Wearing Virtue: Plato’s Republic V, 449a-457b and the Socratic Debate on Women’s Nature


  • Cinzia Arruzza




Women, Virtue, Kallipolis, Aristophanes


In Plato’s Republic V, 449a-457b, Socrates argues that the guardian class of Kallipolis will comprise both men and women and that women with the appropriate nature ought to receive the same education and fulfill the same tasks as their male counterparts. In this article I argue, against competing interpretations of this claim as dependent either on the necessity of abolishing the oikos or on eugenic principles, that Socrates’ argument ought to be understood as a genuine argument about women’s natural capabilities and ought to be interpreted in light of the Socratic debate about women’s virtues. Moreover, I show that the legal language mobilized, combined with polemical references to Aristophanes, serves the purpose of evoking Socrates’ trial, thus alerting the reader to the seriousness of the proposal in question.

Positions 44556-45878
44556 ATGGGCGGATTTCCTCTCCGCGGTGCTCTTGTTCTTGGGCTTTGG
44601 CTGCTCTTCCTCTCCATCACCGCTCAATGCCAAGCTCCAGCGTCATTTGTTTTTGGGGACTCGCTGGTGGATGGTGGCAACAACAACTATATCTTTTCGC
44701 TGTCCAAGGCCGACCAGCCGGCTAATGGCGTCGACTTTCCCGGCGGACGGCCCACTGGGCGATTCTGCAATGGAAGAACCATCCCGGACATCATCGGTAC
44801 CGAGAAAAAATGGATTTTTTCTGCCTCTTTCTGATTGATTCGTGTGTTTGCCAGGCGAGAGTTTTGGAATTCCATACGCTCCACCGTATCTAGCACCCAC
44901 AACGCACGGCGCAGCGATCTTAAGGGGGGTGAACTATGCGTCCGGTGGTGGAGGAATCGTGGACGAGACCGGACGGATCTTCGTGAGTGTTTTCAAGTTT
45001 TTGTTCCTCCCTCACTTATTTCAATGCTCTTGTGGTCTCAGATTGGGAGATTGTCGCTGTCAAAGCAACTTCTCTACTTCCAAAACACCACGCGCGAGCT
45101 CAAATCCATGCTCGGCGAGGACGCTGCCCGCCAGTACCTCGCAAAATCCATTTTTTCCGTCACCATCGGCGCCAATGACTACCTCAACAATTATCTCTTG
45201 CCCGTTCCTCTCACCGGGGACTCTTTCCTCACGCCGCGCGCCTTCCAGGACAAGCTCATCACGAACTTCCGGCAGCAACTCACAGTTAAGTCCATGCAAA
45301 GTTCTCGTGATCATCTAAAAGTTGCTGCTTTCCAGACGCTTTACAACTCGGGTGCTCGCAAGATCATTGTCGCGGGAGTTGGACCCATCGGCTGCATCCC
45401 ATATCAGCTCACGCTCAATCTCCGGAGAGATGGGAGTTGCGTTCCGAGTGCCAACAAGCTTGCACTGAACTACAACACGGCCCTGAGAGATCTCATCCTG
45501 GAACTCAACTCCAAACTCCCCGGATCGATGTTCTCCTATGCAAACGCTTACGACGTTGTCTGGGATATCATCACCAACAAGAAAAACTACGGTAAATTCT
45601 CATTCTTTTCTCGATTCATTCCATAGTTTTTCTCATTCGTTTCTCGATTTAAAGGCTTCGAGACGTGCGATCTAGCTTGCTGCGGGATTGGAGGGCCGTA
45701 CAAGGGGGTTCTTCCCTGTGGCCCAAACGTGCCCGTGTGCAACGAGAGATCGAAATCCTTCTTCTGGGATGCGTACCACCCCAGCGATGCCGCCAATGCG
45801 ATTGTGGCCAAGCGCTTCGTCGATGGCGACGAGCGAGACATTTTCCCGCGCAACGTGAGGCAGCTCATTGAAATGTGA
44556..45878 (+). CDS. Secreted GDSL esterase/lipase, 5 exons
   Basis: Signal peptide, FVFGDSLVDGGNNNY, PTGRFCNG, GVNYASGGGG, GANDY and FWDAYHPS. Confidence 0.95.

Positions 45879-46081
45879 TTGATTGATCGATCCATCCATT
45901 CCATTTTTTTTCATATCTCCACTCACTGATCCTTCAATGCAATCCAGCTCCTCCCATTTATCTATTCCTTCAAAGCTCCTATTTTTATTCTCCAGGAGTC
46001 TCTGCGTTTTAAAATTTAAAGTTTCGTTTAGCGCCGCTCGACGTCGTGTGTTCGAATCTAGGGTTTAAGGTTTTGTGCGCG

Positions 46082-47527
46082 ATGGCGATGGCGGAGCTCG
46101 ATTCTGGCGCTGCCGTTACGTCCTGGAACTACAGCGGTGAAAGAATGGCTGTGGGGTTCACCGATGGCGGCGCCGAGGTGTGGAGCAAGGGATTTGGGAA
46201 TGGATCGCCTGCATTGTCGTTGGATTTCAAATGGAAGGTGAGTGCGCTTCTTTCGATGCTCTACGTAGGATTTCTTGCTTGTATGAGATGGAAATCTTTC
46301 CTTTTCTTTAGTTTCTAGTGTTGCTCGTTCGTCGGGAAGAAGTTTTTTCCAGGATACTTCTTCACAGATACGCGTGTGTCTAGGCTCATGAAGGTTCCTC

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How to Cite

Arruzza, C. (2023). Wearing Virtue: Plato’s Republic V, 449a-457b and the Socratic Debate on Women’s Nature. Revista Archai, (33), e03306. https://doi.org/10.14195/1984-249X_33_06



Gender and Antiquity Dossier: problems and methods